STUMP » Articles » Public Pensions Watch: Tell The Actuaries What You Need to Know » 10 November 2014, 06:25

Where Stu & MP spout off about everything.

Public Pensions Watch: Tell The Actuaries What You Need to Know  


10 November 2014, 06:25

Back in July, I mentioned the Actuarial Standards Board is seeking comment on public pensions actuarial practice:

By the way, while this request for comments is targeted at actuaries, and specifically actuaries who work in the public pension space, but they do require responses to be signed.

I am willing to review other people’s responses to this request for comment before they send it to the ASB, and for those who want to remain anonymous, I may be convinced to make the comment under my own name (the first is a blanket offer (unless I get too many responses) and the second is a conditional offer. I will not necessarily agree with a lot of people. I may be able to find another person who does agree with you, though, and be willing to submit the comment on your behalf.)

The deadline for comments is November 15, 2014 (and if you want me to review…my deadline is October 15, 2014. I am holding my comments until then.)

My email address is if you want to discuss this further.

My offer is still open, but given the deadline is Saturday, please give me anything for review ASAP.

I sent in my own comment letter, where I recommended a historical exhibit (going back ten years, possibly more) in the actuarial report, showing the change in the unfunded liability by cause for each year.

This analysis is already made on a single year basis (the change between actuarial reports), but given the long-term nature of the development of public pension liabilities and their underfunding, I think it requires multiple years so that one can see exactly where things are going wrong. (SPOILER: it’s almost always undercontributions, though too-high assumptions for investment returns are also up there. Mortality/longevity considerations take much longer to develop)

As noted above, they want to hear from non-actuaries as well. Here is one letter from Jim Palermo, CFA:

As a financial professional and CFA charter holder, a two-term Village
Trustee in La Grange, Illinois and a past ABCD complainant, I bring a principal’s perspective
to the completeness and understandability of public pension valuation reports, how the
reports are used by public officials and how they may be enhanced to increase their
effectiveness for the various stakeholders.

Since my election 2007, I have been concerned that Illinois municipal budgets do not
adequately fund local police and fire pensions. A common refrain of elected officials is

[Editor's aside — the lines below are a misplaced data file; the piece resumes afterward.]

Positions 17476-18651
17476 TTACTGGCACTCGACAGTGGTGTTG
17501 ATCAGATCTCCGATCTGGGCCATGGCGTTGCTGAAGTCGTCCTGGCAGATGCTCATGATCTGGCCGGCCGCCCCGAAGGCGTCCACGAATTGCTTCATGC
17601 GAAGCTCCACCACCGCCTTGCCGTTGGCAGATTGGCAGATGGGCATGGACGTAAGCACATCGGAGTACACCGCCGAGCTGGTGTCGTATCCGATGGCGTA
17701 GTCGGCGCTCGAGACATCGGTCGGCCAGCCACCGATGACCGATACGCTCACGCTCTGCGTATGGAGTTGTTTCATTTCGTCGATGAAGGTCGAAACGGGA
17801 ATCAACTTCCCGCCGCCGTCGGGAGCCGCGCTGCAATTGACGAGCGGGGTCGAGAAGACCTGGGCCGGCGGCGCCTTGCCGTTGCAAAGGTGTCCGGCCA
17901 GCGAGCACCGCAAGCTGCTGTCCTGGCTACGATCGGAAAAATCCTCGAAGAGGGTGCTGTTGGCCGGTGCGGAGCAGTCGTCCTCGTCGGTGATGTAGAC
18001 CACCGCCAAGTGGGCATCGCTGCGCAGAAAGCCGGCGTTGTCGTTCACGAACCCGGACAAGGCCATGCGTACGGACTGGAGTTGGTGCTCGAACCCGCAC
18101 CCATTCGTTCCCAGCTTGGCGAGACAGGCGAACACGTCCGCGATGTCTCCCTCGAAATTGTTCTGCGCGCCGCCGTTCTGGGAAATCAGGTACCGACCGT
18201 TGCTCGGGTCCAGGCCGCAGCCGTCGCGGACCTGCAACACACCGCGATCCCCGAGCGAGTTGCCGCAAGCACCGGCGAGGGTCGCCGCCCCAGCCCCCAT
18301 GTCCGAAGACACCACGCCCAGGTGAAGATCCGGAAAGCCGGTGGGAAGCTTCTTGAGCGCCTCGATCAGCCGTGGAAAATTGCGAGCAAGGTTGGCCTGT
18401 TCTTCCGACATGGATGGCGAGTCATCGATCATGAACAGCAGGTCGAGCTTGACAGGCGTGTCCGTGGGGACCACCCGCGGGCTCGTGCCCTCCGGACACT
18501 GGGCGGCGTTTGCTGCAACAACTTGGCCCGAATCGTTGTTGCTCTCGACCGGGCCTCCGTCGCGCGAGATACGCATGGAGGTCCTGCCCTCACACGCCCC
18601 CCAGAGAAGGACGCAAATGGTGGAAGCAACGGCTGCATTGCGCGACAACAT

“We’ve always contributed 100% of the amount requested by the pension boards” though
most elected officials have neither analytic skills to recognize that due to stale and
unreasonable assumptions the requested contributions are too small nor the inclination to
contribute more than the plans’ trustees request.

It shouldn’t come as news to the ASB that many people perceive actuarial science as an
arcane field that is nearly impossible to understand except by its professionals and the most
dedicated laypersons. As such, with a lexicon all its own and an array of economic and
demographic assumptions which are often employed with neither explanation nor
validation, few in the public realm can comprehend the reports well enough to critically
analyze the true health of the public pension plan. Furthermore, a ‘trust the expert’
mindset exists among elected officials and their appointed staff, making officials disinclined
to speak up and ask questions. Actuarial valuation reports need to be improved to foster
better understanding and conversation among the various stakeholders.
It is becoming increasingly clear that too few public pension stakeholders—taxpayers,
elected officials, pension trustees and labor leaders—possess a sufficient understanding of
actuarial details to make fully informed decisions on state and municipal pension and
budget matters. The actuarial profession must take the lead in making actuarial valuations
more informative and easier to use for non-professional policy makers who wish to improve
the retirement security of public employees and reduce risk for taxpayers.

Read the whole thing.

All the comment letters can be found here.

This round of comment is unlikely to be the end of the matter, what with the Detroit bankruptcy ending with current retirees getting their benefits cut and pensions being large items in the bankruptcies of Stockton and San Bernadino.

That said, this is a good opportunity for interested parties, actuarial or not, to make a comment. Please consider doing so.

Related Posts
Stupid Public Pension Trends: Divestment Expands
Around the Pension-o-Sphere: Mostly Kentucky, Some California, and Pew Rains on the Parade
Around the Pension Blogosphere